BY MILO TAIBI
“The war on terrorism is not going to go away, but you can fight it every single day by living your life exactly how your family members fought and died to preserve that freedom,” said LCDR Steven “Andy” Frye of the U.S. Coast Guard, beginning the 2014 Veterans Day Ceremony at the Fort Hamilton Army Base.
Veterans, current servicemembers, family members and the general public alike gathered Friday, November 7 to honor members of the U.S. military through an afternoon of ceremonies recognizing the sacrifice of U.S. veterans.
Featured speakers at the event included Howard Dunn of the U.S. Navy (who served in World War II), Donald Feldman of the U.S. Army (who served in the Korean War), Ruben Pratts of the U.S. Marines (who served in Vietnam), Captain Diane Precil of the U.S. Air Force (who served in Operation Enduring Freedom and Operation Iraqi Freedom), and Frye (served in War on Terrorism).
The speakers delivered harrowing stories about their time in service, gave their thoughts on the significance of military service during times of war, and commended fellow servicemembers for their work.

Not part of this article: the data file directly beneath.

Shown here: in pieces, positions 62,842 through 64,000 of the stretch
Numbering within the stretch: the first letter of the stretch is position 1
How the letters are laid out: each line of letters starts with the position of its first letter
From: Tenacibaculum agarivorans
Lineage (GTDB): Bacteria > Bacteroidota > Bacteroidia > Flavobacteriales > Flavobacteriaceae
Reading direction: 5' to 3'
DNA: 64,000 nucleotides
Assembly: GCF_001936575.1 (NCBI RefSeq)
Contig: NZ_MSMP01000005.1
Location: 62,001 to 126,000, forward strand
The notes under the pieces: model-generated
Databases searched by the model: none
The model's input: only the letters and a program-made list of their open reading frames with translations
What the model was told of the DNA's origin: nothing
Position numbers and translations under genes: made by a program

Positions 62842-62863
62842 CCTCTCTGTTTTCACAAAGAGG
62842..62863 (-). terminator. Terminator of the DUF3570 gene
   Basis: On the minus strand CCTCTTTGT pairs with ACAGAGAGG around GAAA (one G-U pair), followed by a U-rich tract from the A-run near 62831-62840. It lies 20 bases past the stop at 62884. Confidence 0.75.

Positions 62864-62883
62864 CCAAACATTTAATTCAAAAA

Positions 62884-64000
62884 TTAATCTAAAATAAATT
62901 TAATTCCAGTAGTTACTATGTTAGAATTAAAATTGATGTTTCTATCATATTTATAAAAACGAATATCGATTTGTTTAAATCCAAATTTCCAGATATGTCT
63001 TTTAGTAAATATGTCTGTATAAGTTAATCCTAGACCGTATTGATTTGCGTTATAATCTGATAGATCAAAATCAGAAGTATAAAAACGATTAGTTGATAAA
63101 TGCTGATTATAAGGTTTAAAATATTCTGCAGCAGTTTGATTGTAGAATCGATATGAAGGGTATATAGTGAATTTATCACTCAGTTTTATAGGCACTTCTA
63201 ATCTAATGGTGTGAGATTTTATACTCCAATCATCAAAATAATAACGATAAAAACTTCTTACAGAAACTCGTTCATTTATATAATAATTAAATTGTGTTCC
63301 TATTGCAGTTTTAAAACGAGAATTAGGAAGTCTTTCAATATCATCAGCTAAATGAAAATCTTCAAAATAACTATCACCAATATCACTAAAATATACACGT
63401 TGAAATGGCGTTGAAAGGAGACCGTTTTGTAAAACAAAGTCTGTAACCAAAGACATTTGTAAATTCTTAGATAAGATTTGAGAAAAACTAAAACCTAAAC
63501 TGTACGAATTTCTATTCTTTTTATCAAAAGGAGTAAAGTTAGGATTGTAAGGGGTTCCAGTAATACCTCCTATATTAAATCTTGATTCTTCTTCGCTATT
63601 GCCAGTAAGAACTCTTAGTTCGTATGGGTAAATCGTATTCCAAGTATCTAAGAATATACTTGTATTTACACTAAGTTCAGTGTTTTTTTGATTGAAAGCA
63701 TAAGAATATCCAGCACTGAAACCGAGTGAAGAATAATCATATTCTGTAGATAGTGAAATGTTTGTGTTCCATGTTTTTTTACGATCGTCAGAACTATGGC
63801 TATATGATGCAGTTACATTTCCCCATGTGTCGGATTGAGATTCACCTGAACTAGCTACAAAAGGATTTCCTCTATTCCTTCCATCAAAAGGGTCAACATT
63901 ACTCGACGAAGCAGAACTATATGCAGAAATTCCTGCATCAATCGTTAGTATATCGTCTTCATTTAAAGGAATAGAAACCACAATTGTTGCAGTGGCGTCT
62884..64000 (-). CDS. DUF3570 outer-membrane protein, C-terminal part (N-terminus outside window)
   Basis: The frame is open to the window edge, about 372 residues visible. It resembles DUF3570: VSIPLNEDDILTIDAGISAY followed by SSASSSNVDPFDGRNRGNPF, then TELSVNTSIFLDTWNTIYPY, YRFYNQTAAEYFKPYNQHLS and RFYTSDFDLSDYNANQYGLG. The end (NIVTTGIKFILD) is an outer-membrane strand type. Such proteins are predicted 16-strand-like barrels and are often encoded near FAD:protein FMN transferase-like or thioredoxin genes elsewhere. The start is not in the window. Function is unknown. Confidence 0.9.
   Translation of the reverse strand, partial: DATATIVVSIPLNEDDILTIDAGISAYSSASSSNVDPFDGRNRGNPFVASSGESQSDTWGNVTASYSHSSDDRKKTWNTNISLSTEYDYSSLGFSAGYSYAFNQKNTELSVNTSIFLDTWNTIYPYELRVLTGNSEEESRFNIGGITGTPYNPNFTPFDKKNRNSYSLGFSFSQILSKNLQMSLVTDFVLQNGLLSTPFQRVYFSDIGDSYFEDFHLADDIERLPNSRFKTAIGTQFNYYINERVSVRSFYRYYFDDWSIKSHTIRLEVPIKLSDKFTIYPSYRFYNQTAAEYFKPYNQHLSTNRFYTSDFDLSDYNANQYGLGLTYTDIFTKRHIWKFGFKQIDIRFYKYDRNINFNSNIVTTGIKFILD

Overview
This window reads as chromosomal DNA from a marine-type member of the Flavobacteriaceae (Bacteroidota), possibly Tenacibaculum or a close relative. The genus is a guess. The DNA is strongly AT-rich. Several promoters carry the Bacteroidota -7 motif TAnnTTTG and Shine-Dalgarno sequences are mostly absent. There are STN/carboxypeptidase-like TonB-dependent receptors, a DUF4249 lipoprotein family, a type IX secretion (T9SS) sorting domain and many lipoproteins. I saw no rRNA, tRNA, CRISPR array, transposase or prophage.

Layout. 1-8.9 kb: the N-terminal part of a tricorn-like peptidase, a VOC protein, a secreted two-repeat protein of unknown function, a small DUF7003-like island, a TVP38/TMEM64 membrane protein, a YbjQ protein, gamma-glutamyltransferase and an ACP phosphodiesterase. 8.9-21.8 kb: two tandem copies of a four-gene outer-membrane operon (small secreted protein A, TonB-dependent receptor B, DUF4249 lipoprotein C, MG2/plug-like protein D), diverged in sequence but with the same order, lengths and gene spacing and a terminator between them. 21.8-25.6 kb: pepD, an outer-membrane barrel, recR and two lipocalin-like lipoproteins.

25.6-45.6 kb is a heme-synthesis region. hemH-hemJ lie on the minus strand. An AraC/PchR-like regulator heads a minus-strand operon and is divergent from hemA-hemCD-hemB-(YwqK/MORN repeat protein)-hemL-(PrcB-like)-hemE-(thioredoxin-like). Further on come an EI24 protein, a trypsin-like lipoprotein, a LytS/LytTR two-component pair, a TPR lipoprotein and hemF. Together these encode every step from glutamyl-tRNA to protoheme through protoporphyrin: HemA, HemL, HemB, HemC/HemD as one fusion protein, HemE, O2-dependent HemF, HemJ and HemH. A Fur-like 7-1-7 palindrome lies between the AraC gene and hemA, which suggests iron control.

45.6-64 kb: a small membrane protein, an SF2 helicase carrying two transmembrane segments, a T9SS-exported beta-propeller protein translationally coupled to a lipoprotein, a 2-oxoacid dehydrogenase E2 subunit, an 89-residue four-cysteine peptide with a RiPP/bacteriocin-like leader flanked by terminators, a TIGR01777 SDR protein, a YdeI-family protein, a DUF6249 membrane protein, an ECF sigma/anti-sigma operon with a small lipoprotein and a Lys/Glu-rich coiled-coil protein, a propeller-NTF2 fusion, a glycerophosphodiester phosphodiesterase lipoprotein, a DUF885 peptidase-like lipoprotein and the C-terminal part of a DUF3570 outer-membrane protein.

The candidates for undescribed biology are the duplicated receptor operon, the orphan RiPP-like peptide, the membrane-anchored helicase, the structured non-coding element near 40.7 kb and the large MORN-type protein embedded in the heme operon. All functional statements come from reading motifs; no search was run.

“War is hell, regardless of which war it is,” said Pratts, following a speech about his experience in Vietnam. “I served my nation as did everyone else (in this room)…We earned our freedom.”
The afternoon began with a rendition of the National Anthem, sung by SFC Constance Campbell of the U.S. Army. Following this performance, Chaplain Eric Meyners led the invocation, and SFC George Hernandez of the U.S. Army performed Taps on trumpet. The solemn and reflective tone of the event was indicative of the nature of Veterans Day- a celebration introduced as “a day observed with parades and public meetings and a brief suspension of business beginning at 11 a.m.”
Veterans and active military servicemen in attendance acknowledged the importance of honoring veterans, both past and present. Michael Stinnett of the U.S. Army, and veteran of Operation Iraqi Freedom, expounded on this idea, explaining how conditions of warfare have changed over the generations (daily phone calls home, for example, are a luxury afforded to current servicemen but not those who served in Vietnam, the Korean War, etc.).
“It is extremely important to commemorate veterans, especially as the number of soldiers enlisting is shrinking year-by-year,” Stinnett said. “These events are a good forum to recognize those who have served in the armed forces. Everyone here has shared moments, experiences and taken steps to defend this country.”